- Evaluate the events of the First Crusade
- The First Crusade (1095–1099), called for by Pope Urban II, was the first of a number of crusades that attempted to recapture the Holy Lands.
- It was launched on November 27, 1095, by Pope Urban II with the primary goal of responding to an appeal from Byzantine Emperor Alexios I Komnenos, who had been defeated by Turkish forces.
- An additional goal soon became the principal objective—the Christian reconquest of the sacred city of Jerusalem and the Holy Land and the freeing of the Eastern Christians from Muslim rule.
- The first object of the campaign was Nicaea, previously a city under Byzantine rule, which the Crusaders captured on June 18, 1097, by defeating the troops of Kilij Arslan.
- After marching through the Mediterranean region, the Crusaders arrived at Jerusalem, launched an assault on the city, and captured it in July 1099, massacring many of the city’s Muslim and Jewish inhabitants.
- In the end, they established the crusader states of the Kingdom of Jerusalem, the County of Tripoli, the Principality of Antioch, and the County of Edessa.
Church of the Holy Sepulchre
A church within the Christian Quarter of the Old City of Jerusalem that contains, according to traditions dating back to at least the 4th century, the two holiest sites in Christendom—the site where Jesus of Nazareth was crucified and Jesus’s empty tomb, where he is said to have been buried and resurrected.
Alexios I Komnenos
Byzantine emperor from 1081 to 1118, whose appeals to Western Europe for help against the Turks were also the catalyst that likely contributed to the convoking of the Crusades.
Pope Urban II
Pope from March 12, 1088, to his death in 1099, he is best known for initiating the First Crusade.
An expedition seen as the prelude to the First Crusade that lasted roughly six months, from April to October 1096, and was led mostly by peasants.
The First Crusade (1095–1099), called for by Pope Urban II, was the first of a number of crusades intended to recapture the Holy Lands. It started as a widespread pilgrimage in western Christendom and ended as a military expedition by Roman Catholic Europe to regain the Holy Lands taken in the Muslim conquests of the Mediterranean (632–661), ultimately resulting in the recapture of Jerusalem in 1099.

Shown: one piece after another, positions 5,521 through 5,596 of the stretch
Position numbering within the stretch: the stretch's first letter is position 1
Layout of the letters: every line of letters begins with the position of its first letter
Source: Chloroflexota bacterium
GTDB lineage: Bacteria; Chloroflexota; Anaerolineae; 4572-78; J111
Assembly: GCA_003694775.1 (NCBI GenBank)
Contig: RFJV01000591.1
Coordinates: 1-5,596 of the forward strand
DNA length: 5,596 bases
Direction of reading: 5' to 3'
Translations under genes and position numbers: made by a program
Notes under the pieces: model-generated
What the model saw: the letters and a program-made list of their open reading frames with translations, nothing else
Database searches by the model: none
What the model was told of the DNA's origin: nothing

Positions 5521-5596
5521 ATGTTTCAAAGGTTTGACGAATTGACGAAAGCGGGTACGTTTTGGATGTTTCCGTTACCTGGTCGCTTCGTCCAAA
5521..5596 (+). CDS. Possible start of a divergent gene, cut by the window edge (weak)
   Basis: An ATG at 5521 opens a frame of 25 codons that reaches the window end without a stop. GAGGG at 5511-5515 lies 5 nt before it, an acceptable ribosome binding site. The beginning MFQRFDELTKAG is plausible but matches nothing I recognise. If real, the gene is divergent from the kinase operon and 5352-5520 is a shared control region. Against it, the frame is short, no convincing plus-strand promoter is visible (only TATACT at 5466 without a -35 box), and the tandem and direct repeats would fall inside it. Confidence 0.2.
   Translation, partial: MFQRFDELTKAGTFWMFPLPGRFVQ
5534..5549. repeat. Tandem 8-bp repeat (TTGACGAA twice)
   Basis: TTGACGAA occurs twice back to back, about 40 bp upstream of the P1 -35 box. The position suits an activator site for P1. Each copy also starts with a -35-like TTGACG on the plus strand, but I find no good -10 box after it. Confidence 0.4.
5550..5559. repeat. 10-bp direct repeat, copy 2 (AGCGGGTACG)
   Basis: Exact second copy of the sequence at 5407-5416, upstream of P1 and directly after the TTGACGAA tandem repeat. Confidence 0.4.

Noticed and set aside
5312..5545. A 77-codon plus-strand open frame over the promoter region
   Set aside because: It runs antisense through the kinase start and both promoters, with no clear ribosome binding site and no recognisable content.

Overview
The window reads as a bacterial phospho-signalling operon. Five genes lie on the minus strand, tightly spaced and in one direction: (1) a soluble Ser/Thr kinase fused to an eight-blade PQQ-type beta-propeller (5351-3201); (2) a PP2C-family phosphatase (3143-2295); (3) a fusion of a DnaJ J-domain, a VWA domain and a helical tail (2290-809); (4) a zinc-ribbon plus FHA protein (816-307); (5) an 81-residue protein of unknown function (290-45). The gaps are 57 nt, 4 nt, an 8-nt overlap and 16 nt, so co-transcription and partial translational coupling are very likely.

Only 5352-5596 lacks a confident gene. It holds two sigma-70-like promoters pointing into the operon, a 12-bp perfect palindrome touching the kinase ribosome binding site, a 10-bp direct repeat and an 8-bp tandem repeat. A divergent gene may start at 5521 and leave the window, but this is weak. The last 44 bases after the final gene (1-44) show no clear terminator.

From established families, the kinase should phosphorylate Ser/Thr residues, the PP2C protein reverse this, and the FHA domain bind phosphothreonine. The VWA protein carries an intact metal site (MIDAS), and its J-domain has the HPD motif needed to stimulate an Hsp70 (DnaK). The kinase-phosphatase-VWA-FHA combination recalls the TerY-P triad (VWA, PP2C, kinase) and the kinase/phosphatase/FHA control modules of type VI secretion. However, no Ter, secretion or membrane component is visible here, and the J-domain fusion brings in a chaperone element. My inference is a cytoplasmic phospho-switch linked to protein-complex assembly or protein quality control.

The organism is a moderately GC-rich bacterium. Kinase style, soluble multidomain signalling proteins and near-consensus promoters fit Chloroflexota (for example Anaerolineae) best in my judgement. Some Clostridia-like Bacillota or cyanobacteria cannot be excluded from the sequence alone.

It was launched on November 27, 1095, by Pope Urban II with the primary goal of responding to an appeal from Byzantine Emperor Alexios I Komnenos, who requested that western volunteers come to his aid and help to repel the invading Seljuq Turks from Anatolia (modern-day Turkey). An additional goal soon became the principal objective—the Christian reconquest of the sacred city of Jerusalem and the Holy Land and the freeing of the Eastern Christians from Muslim rule.
During the crusade, knights, peasants, and serfs from many regions of Western Europe travelled over land and by sea, first to Constantinople and then on toward Jerusalem. The Crusaders arrived at Jerusalem, launched an assault on the city, and captured it in July 1099, massacring many of the city’s Muslim and Jewish inhabitants. They also established the crusader states of the Kingdom of Jerusalem, the County of Tripoli, the Principality of Antioch, and the County of Edessa.
Pope Urban II planned the departure of the crusade for August 15, 1096; before this, a number of unexpected bands of peasants and low-ranking knights organized and set off for Jerusalem on their own, on an expedition known as the People’s Crusade, led by a monk named Peter the Hermit. The peasant population had been afflicted by drought, famine, and disease for many years before 1096, and some of them seem to have envisioned the crusade as an escape from these hardships. Spurring them on had been a number of meteorological occurrences beginning in 1095 that seemed to be a divine blessing for the movement—a meteor shower, an aurorae, a lunar eclipse, and a comet, among other events. An outbreak of ergotism had also occurred just before the Council of Clermont. Millenarianism, the belief that the end of the world was imminent, widespread in the early 11th century, experienced a resurgence in popularity. The response was beyond expectations; while Urban might have expected a few thousand knights, he ended up with a migration numbering up to 40,000 Crusaders of mostly unskilled fighters, including women and children.
Lacking military discipline in what likely seemed a strange land (Eastern Europe), Peter’s fledgling army quickly found itself in trouble despite the fact that they were still in Christian territory. This unruly mob began to attack and pillage outside Constantinople in search of supplies and food, prompting Alexios to hurriedly ferry the gathering across the Bosporus one week later. After crossing into Asia Minor, the crusaders split up and began to plunder the countryside, wandering into Seljuq territory around Nicaea, where they were massacred by an overwhelming group of Turks.
The First Crusade
The four main Crusader armies left Europe around the appointed time in August 1096. They took different paths to Constantinople and gathered outside the city walls between November 1096 and April 1097; Hugh of Vermandois arrived first, followed by Godfrey, Raymond, and Bohemond. This time, Emperor Alexios was more prepared for the Crusaders; there were fewer incidents of violence along the way.
The Crusaders may have expected Alexios to become their leader, but he had no interest in joining them, and was mainly concerned with transporting them into Asia Minor as quickly as possible. In return for food and supplies, Alexios requested that the leaders to swear fealty to him and promise to return to the Byzantine Empire any land recovered from the Turks. Before ensuring that the various armies were shuttled across the Bosporus, Alexios advised the leaders on how best to deal with the Seljuq armies they would soon encounter.